November 17, 2014 | Issue Brief on Welfare and Welfare Spending
Historically, marriage has played a critical role in the raising of children. In most cases, the economic benefits of marriage are substantial. Marriage among families with children is an extremely powerful factor in promoting economic self-sufficiency: the ability of families to support themselves above poverty without reliance on government means-tested welfare aid. The reason for this is simple and straightforward. In most cases two parents working together can support a child more efficiently than one. For example, as Chart 1 shows, some 37 percent of single-parent families lack self-sufficiency (and are officially poor) compared with 7 percent of married-couple families.
Marriage provides positive impacts well beyond self-sufficiency, but the positive effects of marriage are not limited to self-sufficiency. Children raised by married parents have substantially better life outcomes compared with similar children raised in single-parent homes.
When compared with children in intact married homes, children raised by single parents are more likely to have emotional and behavioral problems; be physically abused; smoke, drink, and use drugs; be aggressive; engage in violent, delinquent, and criminal behavior; have poor school performance; be expelled from school; and drop out of high school. Many of these negative outcomes are associated with the higher poverty rates of single mothers. In many cases, however, the improvements in child well-being that are associated with marriage persist even after adjusting for differences in family income. This indicates that the father brings more to his home than just a paycheck.
The effect of married fathers on child outcomes can be quite pronounced. For example, examination of families with the same race and same parental education shows that, compared with intact married families, children from single-parent homes are:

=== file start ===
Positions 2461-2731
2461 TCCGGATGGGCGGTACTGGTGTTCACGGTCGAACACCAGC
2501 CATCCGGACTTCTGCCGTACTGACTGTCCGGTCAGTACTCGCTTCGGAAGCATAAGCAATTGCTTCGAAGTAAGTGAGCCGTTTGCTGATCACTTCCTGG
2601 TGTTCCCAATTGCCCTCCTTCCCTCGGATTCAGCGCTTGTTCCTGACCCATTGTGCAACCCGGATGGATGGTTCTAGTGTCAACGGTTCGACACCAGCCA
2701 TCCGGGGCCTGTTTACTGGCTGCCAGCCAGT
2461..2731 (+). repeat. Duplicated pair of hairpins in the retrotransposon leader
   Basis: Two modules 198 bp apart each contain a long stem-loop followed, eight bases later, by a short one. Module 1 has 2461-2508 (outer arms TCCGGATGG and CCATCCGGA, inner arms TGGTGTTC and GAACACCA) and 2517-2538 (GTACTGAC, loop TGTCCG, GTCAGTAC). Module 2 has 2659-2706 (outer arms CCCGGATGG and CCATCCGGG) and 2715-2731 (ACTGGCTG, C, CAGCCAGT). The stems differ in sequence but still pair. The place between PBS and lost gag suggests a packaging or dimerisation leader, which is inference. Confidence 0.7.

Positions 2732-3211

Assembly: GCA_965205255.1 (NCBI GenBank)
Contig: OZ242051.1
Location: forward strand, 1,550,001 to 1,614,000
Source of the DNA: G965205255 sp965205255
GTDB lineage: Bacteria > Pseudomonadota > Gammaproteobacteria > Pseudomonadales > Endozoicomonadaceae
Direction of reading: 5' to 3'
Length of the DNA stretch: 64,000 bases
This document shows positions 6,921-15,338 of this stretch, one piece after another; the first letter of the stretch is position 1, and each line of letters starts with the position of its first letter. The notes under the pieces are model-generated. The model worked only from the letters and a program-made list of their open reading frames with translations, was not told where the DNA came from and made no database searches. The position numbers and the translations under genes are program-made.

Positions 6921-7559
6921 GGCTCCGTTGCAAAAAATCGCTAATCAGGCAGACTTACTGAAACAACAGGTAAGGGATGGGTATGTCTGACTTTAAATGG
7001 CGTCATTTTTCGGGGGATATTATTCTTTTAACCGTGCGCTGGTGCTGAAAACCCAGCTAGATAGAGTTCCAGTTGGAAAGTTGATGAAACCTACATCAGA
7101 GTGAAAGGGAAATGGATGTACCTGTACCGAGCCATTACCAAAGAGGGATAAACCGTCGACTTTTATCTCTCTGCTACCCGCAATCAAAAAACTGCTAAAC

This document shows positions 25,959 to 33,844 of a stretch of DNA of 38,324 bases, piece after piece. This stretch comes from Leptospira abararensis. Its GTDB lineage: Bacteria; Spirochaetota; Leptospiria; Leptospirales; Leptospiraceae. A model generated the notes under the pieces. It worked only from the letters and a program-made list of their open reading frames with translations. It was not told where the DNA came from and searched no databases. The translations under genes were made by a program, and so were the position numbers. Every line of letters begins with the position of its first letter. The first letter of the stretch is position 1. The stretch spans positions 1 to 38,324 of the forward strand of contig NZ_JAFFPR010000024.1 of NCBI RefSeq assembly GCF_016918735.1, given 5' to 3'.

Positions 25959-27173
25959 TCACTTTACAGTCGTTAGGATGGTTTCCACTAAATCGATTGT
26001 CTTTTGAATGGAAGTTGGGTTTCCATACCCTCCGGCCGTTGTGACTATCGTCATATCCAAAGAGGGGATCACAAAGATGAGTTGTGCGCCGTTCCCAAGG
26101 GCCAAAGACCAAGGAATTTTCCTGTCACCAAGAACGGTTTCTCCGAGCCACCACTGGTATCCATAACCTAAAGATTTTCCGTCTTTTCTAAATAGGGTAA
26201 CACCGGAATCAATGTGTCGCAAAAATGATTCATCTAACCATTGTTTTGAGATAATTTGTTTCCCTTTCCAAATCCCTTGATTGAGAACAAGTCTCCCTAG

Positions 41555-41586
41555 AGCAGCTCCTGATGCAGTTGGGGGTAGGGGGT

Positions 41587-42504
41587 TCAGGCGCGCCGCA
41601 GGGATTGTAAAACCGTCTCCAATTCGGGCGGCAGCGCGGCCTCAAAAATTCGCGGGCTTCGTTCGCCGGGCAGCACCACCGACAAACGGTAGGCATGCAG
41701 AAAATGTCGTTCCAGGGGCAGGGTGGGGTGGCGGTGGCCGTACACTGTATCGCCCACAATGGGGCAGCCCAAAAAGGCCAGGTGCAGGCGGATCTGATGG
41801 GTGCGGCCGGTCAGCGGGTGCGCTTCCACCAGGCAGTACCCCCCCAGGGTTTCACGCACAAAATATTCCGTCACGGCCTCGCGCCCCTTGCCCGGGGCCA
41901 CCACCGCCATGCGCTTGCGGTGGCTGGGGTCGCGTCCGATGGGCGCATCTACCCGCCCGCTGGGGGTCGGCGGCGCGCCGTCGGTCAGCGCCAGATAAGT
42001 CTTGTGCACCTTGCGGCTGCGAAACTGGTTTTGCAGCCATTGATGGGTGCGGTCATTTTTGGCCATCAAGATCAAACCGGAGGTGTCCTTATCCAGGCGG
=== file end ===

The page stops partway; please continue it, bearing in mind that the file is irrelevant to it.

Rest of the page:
The effects of being raised in a single-parent home continue into adulthood. Comparing families of the same race and similar incomes, children from broken and single-parent homes are three times more likely to end up in jail by the time they reach age 30 than are children raised in intact married families. Compared with girls raised in similar married families, girls from single-parent homes are more than twice as likely to have a child without being married, thereby repeating the negative cycle for another generation.
Finally, the decline of marriage contributes to declining self-sufficiency and increased official poverty in future generations. Children living in single-parent homes are 50 percent more likely to experience official poverty as adults when compared with children from intact married homes. This intergenerational poverty effect persists even after adjusting for the original differences in family income and poverty during childhood.
As Chart 2 shows, throughout U.S. history, marriage was the norm. Prior to the mid-1960s, nearly all children were born to married couples. When the War on Poverty began in 1964, only 7 percent of children were born to unmarried women. However, over the next four-and-a-half decades the share of non-marital births exploded. In 2013, 41 percent of all children born in the U.S. were born outside marriage.
Chart 3 shows the rapid growth of single-parent families from another perspective. As the chart shows, there has been no significant increase in the number of married-couple families with children in the U.S. since 1965. By contrast, the number of single-parent families with children has skyrocketed by nearly 10 million, rising from 3.3 million in 1965 to 13.2 million in 2012. Since single-parent families are roughly four times more likely to lack self-sufficiency (and be officially poor), this unravelling of family structure has exerted a powerful downward pull against self-sufficiency and substantially boosted the official child poverty rate. When the War on Poverty began, 36 percent of poor families with children were headed by single parents. Today, the figure is 68 percent.
Non-marital child bearing is not uniformly spread across U.S. society. Most non-marital births occur to women who will have the hardest time going it alone as single parents: young adult women with a high school degree or less. As Chart 4 shows, nearly two-thirds of births to women who were high school dropouts occurred outside marriage. Among women who had only a high school degree, well over half of all births were outside marriage. By contrast, among women with at least a college degree, only 8 percent of births were to single women, while 92 percent of births occurred to married couples.